Category Archives: Books

From the back of my head

The committee members of SSBR usually get advance warning that the latest edition of Mainsheet is on its way.  So when that light thud came as the post hit the doormat this morning I guessed it had arrived.

Charles Traill always plays his cards close to his chest and will never tell us, beyond perhaps a small hint about one item, what the contents will be.   It has to be a surprise.   So there is always much interest in what we will find when we open the publication.

As agreed at a committee meeting in January, Charles had included a resumé of our deliberations about the future, and with it was a photograph of the committee.

“Gosh”, I thought, “my hair does look nice, all those lovely long curls”.   I hate having my photograph taken, but this was good, this was acceptable.   For dear Charles had stood behind me to take his picture of the committee and it was a photo of the back of my head!

What is more important though, and much more worth saying, is that theMainsheet Cover current Mainsheet lives up to its reputation as a first class magazine.

Those of you who follow The Barge Blog and its Facebook page see interesting and often chatty news about barges, barge people and the barge world, together with great photos, old and new.   But you could get so much more if you joined the Society for Sailing Barge Research.   For an amazing annual subscription of £20 you not only help preserve documents, photographs and artifacts on Thames sailing barges and promote research into the vessels, you also receive two copies of Mainsheet each year and an annual Topsail, our acclaimed in depth study of the history of sailing barges.   And you also receive discounts on other publications commissioned by the Society.   Here’s a link to the  SSBR Membership Form .   Do join us now.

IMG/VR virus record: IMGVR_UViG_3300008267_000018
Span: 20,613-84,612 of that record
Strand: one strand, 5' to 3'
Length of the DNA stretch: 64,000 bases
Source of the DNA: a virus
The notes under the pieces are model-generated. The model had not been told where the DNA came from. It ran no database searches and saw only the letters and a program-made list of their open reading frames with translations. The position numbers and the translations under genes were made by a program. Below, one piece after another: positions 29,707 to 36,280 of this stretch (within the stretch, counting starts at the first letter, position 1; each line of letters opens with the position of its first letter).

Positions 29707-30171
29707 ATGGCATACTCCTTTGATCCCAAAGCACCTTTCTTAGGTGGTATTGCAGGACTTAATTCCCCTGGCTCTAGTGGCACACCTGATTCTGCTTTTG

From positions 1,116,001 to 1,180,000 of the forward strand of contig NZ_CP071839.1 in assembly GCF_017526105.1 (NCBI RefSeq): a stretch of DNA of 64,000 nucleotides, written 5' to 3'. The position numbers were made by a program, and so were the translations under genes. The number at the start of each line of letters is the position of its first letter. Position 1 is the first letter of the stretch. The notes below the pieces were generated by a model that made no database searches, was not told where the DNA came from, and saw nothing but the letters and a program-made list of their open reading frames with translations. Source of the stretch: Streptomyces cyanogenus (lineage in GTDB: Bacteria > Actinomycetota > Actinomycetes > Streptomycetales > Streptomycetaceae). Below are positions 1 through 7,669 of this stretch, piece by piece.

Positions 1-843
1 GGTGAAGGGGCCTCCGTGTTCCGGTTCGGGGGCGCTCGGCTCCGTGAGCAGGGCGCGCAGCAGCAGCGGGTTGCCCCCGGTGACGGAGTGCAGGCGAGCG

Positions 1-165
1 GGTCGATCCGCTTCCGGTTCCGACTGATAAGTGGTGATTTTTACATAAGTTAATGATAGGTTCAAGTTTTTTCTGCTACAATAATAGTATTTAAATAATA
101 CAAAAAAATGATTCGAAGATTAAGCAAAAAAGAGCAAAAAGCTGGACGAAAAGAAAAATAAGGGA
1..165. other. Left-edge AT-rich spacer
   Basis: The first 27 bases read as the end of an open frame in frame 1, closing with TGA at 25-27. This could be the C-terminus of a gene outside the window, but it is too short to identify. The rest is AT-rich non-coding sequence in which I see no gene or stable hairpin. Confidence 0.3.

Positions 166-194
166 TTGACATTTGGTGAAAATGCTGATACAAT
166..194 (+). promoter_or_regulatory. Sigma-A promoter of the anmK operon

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History of the surviving working sailing vessels

National Historic Ships has this piece today about “Historic Sail: Britain’s Surviving Working Craft”, a paperback book by Paul Brown published in association with National Historic Ships UK.

It includes a concise history of the surviving craft that once worked under sail, including, of course, Thames sailing barges. 

Pity Christmas is over.   This seems like a must have present.

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